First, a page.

HomeLocalDrama as Plumtree car dealer’s theft case stalls

Drama as Plumtree car dealer’s theft case stalls

By NQOBANI NDLOVU 

THE trial of a Plumtree car dealer accused of stealing an imported vehicle was postponed last week  after a prosecutor, who was dealing with the case requested to be recused from the matter claiming she is now conflicted.

Plumtree car dealer Sharmaine Mlambo (33) appeared before Plumtree regional magistrate Innocent Bepura last Wednesday for the start of her trial on charges of stealing a Honda Fit vehicle belonging to Marita Mangani (36) who had imported it from neighbouring South Africa.

Mlambo, using her links with clearing agents at the border post and at the Zimbabwe Revenue Authority (Zimra), reportedly cleared the vehicle and paid all duty fees without Mangani’s knowledge.

The offence, which was committed between March 20 and 23 only came to light when Mangani went to the Plumtree Border Post to collect her new wheels only to find it had been cleared and taken away.

Police recovered the vehicle in Harare at Tafadzwa Chidewe’s residence.

In November 2019, Chidewe was cited in a ZIMRA public notice as among other individuals, who had imported a total of 433 cars under unclear circumstances.

On Wednesday, Mangani was the first to take to the witness stand before Bepura while Dorothy Kanengoni prosecuted.

However, after lunch the prosecutor in charge of Plumtree Robin Mukura told the magistrate that her junior had recused herself from the case as he sought a postponement of the trial, a development that the accused’s lawyer described as ‘strange.’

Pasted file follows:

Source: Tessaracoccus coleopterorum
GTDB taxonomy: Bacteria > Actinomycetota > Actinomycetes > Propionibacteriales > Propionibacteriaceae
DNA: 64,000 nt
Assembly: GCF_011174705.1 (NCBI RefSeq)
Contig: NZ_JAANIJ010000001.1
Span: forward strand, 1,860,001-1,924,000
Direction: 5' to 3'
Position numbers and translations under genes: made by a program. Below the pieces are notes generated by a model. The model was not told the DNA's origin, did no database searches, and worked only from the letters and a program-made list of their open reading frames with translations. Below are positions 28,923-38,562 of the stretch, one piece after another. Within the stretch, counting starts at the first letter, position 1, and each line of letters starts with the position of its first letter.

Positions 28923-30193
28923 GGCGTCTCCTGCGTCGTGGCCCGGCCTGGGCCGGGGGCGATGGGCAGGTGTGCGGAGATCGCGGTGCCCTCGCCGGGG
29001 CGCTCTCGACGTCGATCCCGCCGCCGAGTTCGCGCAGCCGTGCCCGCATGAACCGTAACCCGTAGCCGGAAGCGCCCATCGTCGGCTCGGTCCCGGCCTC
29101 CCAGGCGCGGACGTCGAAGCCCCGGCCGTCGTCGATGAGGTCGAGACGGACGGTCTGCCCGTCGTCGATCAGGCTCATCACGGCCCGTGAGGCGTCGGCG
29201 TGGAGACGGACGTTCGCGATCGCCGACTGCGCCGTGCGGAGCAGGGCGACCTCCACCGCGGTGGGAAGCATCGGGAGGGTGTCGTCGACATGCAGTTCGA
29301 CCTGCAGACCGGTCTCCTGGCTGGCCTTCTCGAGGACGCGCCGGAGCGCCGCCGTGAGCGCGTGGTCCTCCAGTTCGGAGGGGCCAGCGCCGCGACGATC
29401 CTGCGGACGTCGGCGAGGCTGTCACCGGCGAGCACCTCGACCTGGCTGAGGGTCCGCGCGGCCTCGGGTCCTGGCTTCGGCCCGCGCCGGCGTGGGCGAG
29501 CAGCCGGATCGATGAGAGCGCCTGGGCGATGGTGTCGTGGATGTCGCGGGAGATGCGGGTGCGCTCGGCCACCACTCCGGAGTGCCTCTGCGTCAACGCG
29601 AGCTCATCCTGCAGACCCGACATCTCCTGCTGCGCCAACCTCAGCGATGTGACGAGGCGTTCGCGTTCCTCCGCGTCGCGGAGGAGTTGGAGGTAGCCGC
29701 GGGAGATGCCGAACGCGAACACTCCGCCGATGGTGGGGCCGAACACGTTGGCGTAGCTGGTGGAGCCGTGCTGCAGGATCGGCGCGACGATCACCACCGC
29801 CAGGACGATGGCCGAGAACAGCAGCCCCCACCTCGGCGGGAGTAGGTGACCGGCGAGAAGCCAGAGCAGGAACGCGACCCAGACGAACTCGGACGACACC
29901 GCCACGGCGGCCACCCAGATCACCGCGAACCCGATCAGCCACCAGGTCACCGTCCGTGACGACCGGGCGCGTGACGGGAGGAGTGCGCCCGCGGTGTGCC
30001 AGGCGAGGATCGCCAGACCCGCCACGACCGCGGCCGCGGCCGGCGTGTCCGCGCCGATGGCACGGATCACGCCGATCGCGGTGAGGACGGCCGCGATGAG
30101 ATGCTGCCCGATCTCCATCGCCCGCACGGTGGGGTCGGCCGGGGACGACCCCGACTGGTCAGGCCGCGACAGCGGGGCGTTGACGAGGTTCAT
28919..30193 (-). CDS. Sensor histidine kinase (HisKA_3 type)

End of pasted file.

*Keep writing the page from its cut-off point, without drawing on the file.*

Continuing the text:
“Due to latest developments, it is the state’s application that the matter be postponed as (developments) came as a matter of urgency.

“She has suddenly fallen ill and she has also highlighted to authorities that she has found herself conflicted in this matter; that she cannot proceed with it anymore,” Mukura said in his application for postponement.

The accused’s lawyer Thamani Ncube was not amused.

“We are amenable to postponement, but the explanation preferred does not make sense on the part that the prosecutor is now conflicted with this matter,” Ncube said.

“In what way, maybe if we can get some clarity on why this prosecutor is now conflicted?

“We understand that she has fallen ill as no one has control over health matters, but on the conflicted part thus where we seek clarity, but in any case we are amenable to postponement.”

No reasons were cited as to why Kanengoni is conflicted.

According to the state’s case, Mlambo is accused of having obtained a proforma invoice pertaining to Mangani’s vehicle that she bought on March 1 at CarMax Africa, a private company based in Durban, South Africa to facilitate its clearance.

Mlambo later fixed the pre-clearance of the vehicle at Zimra Plumtree Border Post and paid duty before driving away with it, leading to the matter being reported to police, leading to her arrest.

“On March 23, the accused did import pre-clearance of the complainant’s motor vehicle at Zimra Plumtree Border Post and paid duty in that regard.

“On 30 March, complainant’s motor vehicle arrived at Plumtree border post under the complainant’s name according to the customs and excise cargo manifest and was altered by the accused into her name.

“The accused went on to process the final clearance and took into her own possession complaint’s motor vehicle without her consent.”

Mlambo is facing theft charges as defined in section 113(1) of the Criminal Law (Codification and Reform Act).

Cases of vehicle smuggling are rampant with Zimbabwe seen as a transit route for vehicles stolen in South Africa for re-sale in countries such as Zambia, Malawi, Mozambique and other regional countries.

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